A New York county executive signed a bill into law that made it an arrestable offense to “annoy” police- and one local police chief has made it clear that he will not enforce it.
On Wednesday, Rochester Police Chief La’Ron Singletary went on record in stating that he would not enforce the controversial new law, which can punish offenders with jail time or up to a $5,000 fine for “annoying” police.
The law was passed earlier this week and was signed off by Monroe County Executive Cheryl Dinolfo.
The law was a response to recent attacks on officers in New York City, which often involved water being doused on them as well as other harassment and assaults.
In his statement, Singletary noted that while he is there to enforce the law and protect those under his command, he also believes that local law be a local matter, and that he will do what he feels is in everyone’s best interests.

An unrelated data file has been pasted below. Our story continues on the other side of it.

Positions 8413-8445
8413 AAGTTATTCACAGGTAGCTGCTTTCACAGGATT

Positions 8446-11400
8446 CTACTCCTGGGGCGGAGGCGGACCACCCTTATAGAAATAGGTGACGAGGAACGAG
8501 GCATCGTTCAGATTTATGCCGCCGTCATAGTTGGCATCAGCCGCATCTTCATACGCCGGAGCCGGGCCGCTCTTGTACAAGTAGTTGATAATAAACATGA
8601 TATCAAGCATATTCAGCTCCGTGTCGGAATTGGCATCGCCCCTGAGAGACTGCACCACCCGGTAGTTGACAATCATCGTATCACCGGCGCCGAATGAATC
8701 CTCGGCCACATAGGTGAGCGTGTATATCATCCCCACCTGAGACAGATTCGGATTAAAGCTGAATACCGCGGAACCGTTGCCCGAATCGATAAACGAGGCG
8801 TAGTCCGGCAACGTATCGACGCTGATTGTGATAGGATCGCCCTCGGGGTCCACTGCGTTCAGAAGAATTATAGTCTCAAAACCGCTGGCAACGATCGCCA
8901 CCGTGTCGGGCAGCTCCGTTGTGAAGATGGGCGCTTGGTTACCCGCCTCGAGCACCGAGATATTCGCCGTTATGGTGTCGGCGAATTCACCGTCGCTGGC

Singletary wasn’t the only law enforcement head to have an issue with the law.
“This is a solution to a problem that does not exist,” Monroe County Sheriff Todd Baxter said in a statement.
According to Rochester First, those who drafted the bill say it’s designed to protect first responders and they say law enforcement officers will have the discretion to decide to use it or not.
“The intent of the law is that the first responders, those that are protecting our community, making sure that the 750,000 people here all well-protected,” Dinolfo said.
Many have questioned the constitutionality of the law, and expect it to be challenged in court if enforced.
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